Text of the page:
While Ethiopian coffee remains highly sought after on the international market, barriers to trade, climate change and other external forces may result in largely flat production and export volumes, according to the most recent USDA Foreign Agriculture Service (FAS) report on the Ethiopian coffee sector.
[Note: This is part of a series of DCN stories exploring the FAS coffee annual reports. The U.S. information agency is currently scheduled to deliver 16 annual country-level reports on the coffee sector. Each of those reports come from different authors and field offices.]
Of particular note in the report is the Ethiopian coffee sector’s susceptibility to climate change, especially given the dominance of the more sensitive arabica variety, grown primarily by small-scale coffee farmers.
“Coffee growing in Ethiopia is negatively influenced by climate change and deforestation,” the report states. “Feedback from coffee farming communities, and observations on coffee production and coffee plant stress, indicate that climate change has already had a negative impact due to dramatic forest loss. Relocation of coffee farms/areas will be a key component in building resilience for the Ethiopian coffee economy.”
Anecdotal evidence cited in the report suggests that many coffee farmers are abandoning coffee in favor of more resilient crops with higher short-term value.
“Climate change negatively affects coffee farmers as they experience late harvests due to lack of rainfall and lack of knowledge and technology to implement climate smart agriculture practices,” the report states. “Some coffee farmers in the eastern and southwestern parts of the country switched to farming khat, a drought tolerant plant used as a stimulant drug. Khat has short term economic advantages and a better price but long term negative environmental and health consequences.”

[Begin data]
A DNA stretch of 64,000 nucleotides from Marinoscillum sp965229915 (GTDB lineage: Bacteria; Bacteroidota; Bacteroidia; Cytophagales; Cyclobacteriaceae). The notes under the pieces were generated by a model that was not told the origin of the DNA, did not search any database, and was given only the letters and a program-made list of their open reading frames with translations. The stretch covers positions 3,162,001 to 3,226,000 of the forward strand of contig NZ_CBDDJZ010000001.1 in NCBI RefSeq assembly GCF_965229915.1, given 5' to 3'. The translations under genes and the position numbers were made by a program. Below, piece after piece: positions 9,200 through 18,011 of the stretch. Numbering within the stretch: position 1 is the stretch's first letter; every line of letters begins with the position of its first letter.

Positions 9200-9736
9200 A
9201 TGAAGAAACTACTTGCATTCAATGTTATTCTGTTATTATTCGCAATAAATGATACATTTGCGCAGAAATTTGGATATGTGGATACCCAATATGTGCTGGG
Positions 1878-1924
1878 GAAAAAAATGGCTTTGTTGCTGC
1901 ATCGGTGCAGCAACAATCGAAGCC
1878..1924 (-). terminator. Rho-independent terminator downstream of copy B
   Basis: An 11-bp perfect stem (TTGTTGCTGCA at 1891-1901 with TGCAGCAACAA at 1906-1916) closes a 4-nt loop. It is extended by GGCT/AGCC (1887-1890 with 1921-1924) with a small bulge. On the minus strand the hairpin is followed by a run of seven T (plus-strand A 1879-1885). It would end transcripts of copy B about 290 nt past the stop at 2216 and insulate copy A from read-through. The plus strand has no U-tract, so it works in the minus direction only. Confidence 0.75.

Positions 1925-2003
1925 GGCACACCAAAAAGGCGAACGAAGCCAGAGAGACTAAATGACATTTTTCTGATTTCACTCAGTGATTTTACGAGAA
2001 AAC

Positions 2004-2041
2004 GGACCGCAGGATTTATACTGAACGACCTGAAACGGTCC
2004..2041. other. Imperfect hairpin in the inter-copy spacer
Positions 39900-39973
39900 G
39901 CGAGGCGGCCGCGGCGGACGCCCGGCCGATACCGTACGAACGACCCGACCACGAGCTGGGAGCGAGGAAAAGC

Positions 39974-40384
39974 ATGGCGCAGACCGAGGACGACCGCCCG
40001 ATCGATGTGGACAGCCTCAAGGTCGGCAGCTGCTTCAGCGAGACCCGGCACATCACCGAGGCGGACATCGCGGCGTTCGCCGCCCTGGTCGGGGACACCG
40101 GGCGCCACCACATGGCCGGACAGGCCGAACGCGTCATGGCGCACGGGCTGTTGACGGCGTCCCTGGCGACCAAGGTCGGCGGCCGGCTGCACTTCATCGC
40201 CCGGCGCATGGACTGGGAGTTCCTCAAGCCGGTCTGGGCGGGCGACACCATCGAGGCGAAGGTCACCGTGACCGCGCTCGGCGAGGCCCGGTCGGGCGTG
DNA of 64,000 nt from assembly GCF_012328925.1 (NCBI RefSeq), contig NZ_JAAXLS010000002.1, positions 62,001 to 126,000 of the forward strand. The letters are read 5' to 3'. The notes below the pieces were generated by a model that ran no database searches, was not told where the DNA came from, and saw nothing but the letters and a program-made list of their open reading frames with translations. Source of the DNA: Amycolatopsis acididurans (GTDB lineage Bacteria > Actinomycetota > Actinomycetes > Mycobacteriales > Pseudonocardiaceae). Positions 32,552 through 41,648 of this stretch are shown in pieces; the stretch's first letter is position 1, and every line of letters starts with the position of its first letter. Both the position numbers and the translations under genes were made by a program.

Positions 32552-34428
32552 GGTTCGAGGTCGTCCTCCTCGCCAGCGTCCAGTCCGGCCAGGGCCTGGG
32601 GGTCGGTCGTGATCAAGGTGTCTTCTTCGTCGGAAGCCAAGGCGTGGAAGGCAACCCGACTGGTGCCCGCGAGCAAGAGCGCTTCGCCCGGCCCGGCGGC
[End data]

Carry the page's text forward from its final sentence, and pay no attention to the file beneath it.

The report estimates that total 2023/24 Ethiopian coffee production will reach 8.35 million 60-kilo bags, a slight increase from the 2022/23 revised estimate of 8.27 million bags. Exports are forecast to reach to 4.83 million bags, which is yet again a slight increase over the 4.82 estimate for 2022/23.
Germany is expected to remain the top importer of green arabica coffee from Ethiopia. In the year 2021/22, Germany imported 20% of the exported share by volume, followed by Saudi Arabia (13.7%), Japan (10%), the United States (9.3%) and Belgium (8%). Coffee is Ethiopia’s number one source of export revenue generating about 30-35 percent of the country’s total export earnings, according to the report.
Ethiopia remains prized on the international specialty coffee market for its high quality and unique characteristics.
“Demand for Ethiopian specialty coffee has increased and continues to grow,” the FAS office states. “Its higher quality status is achieved by implementing the best agricultural practices in farming, harvesting, and processing methods, combined with elevated levels of quality control. In an ideal model, the extra income generated by specialty coffee is distributed throughout the supply chain, including the coffee farmers.”
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